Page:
You already know about Trader Joe’s plans for 14th & U Streets next year. In Shaw the CityMarket at O project will bring a 60,000-square foot Giant that will be LeDroit Park’s closest full-service grocery store.
The project covers two city blocks bounded by 7th, O, 9th and P Streets. Construction is well underway and the construction company has installed a cellphone camera across the street to track the construction progress. Here’s a time lapse video of the project so far:
Is LeDroit Park a “food desert”? The phrase refers to a neighborhood where the nearest grocery store is more than a mile away. First, this metric would classify many of the tony precincts of Bethesda, Potomac, and McLean as “food deserts”.
Despite that, the metric isn’t entirely useless. Distance does matter greatly to populations who, for whatever reason, do not have cars. Groceries are heavy, after all.
Even still, WAMU’s recent characterization of LeDroit Park as a food desert is incorrect. In fact, you can plug in directions from Anna J. Cooper Circle, the neighborhood’s center, to the Giant at 8th and P Streets NW.
The distance? Under a mile. That’s about 15 minutes by foot.
In fact, if you’d rather take a bus, which we frequently do with groceries, the G2 runs every 30 minutes from LeDroit Park and along P Street. It passes not only the aforementioned Giant, but also the Whole Foods on the 1400 block of P Street. If you return in under 2 hours, the round-trip bus cost is $1.50.
This grocery store is slated to close soon so a new Giant, along with housing, can be constructed on the site. After that happens, the 3-year-old Safeway at 5th and L Streets NW and the 6-month-old Harris Teeter in NoMA will vie for the title as nearest grocery store. Each is exactly 1 mile away.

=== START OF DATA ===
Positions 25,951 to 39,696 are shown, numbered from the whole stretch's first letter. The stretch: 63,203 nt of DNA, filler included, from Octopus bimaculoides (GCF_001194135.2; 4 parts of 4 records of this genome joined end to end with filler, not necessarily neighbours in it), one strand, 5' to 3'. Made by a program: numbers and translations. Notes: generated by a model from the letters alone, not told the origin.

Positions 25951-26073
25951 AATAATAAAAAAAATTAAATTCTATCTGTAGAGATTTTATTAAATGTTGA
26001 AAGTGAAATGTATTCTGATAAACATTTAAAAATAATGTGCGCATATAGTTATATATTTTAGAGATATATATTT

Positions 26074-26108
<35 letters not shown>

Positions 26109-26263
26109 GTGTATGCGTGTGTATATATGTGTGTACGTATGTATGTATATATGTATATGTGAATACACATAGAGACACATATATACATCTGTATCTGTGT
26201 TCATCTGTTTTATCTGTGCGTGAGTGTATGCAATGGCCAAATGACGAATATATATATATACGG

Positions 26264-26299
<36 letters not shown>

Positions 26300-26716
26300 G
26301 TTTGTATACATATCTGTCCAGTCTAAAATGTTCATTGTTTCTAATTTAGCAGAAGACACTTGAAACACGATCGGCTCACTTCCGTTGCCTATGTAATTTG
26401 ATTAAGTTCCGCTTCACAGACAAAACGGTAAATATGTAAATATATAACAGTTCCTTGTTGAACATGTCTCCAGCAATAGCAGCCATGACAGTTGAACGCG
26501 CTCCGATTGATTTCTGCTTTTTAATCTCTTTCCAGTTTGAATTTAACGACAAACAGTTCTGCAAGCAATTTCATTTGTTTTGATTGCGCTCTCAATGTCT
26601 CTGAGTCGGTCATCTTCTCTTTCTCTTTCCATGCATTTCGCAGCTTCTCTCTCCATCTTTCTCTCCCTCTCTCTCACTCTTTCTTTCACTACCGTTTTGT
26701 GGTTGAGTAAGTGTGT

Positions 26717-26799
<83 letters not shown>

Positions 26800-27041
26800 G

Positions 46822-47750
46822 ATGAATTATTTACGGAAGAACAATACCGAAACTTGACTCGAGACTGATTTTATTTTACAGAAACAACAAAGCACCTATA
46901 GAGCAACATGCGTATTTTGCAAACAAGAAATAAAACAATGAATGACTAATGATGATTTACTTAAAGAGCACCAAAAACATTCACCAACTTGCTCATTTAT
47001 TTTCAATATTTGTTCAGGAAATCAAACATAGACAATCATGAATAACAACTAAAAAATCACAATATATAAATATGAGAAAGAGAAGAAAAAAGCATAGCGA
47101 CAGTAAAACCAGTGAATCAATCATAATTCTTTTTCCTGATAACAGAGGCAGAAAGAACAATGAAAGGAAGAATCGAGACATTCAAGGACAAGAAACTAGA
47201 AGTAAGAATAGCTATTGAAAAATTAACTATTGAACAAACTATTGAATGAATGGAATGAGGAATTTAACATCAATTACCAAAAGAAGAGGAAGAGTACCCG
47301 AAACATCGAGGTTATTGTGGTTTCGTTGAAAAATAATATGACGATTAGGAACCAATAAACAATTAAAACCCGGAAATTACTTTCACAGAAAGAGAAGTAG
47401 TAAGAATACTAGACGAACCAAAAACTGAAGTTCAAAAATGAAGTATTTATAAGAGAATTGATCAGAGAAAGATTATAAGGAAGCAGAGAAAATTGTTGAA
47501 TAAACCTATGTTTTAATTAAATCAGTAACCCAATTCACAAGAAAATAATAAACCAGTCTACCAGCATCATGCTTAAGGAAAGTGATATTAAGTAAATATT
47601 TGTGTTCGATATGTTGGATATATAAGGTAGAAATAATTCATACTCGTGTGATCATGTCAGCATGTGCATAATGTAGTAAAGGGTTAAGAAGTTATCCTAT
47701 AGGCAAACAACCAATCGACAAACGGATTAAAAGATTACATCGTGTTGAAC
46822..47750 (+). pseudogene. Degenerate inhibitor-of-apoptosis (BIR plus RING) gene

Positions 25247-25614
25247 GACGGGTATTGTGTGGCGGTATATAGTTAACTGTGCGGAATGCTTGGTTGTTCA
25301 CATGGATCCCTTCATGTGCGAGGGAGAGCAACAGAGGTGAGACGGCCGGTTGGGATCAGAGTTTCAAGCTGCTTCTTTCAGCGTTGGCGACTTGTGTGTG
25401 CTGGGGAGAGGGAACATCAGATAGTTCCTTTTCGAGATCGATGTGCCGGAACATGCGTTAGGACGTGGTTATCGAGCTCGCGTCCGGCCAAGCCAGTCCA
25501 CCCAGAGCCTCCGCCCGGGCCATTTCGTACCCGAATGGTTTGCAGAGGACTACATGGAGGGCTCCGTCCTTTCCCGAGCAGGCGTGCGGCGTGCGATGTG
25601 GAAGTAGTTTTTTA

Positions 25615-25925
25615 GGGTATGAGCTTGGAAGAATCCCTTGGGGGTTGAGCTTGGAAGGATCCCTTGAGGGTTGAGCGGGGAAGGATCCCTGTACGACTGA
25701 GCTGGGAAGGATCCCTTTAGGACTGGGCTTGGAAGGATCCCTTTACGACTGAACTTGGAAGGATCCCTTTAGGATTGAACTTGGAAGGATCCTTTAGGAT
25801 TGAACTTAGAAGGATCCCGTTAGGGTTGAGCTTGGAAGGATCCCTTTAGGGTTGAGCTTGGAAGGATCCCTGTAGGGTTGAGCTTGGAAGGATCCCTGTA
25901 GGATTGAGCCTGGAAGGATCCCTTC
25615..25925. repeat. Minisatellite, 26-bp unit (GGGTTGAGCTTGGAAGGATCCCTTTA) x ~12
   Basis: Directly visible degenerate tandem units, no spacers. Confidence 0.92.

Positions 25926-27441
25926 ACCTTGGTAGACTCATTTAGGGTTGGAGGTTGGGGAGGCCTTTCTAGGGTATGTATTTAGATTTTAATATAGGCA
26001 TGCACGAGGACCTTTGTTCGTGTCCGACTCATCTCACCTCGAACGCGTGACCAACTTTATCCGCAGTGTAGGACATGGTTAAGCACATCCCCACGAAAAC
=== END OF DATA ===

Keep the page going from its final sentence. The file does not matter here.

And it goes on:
Furthermore, once the Howard Town Center project takes flight, it will feature its own grocery store. The project is about a half-mile from Anna J. Cooper Circle.
So there you have it. Within 1 mile of LeDroit Park one will find a Giant, a Safeway, and a Harris Teeter. That hardly qualifies the neighborhood as a food desert.
Developers of several large projects in Shaw adhere to the Macbeth method when promising groundbreakings: tomorrow, and tomorrow, and tomorrow.
But this summer is shaping up— keep your fingers crossed— to be a constructive one for Shaw. After decades of disinvestment, decay, and neglect, much of Shaw’s physical environment has already healed. Some star-crossed exceptions include the area around the Shaw Metro station’s north entrance, which emerges from the ground to a large empty lot, a row of boarded-up shops, a vacant Hostess factory, and a vacant theater. A terrible first impression of Shaw.
If action is eloquence, then the poetry begins in August.
August 22, 2010 – Howard Theatre
August 2010 – UNCF Headquarters
It seems like only yesterday Radio One unceremoniously withdrew from the Broadcast Center One project to be built at the Shaw Metro’s north entrance. Lo and behold, the United Negro College Fund (UNCF) swooped in to fill the void. The District cemented the deal by offering UNCF $5.1 million in tax abatement and relocation subsidies. The project will include 50,000 square feet for UNCF’s offices, a college information center, as well as 180 (or 133?) housing units. Work on the project will also commence in August 2010 and finish sometime in 2012.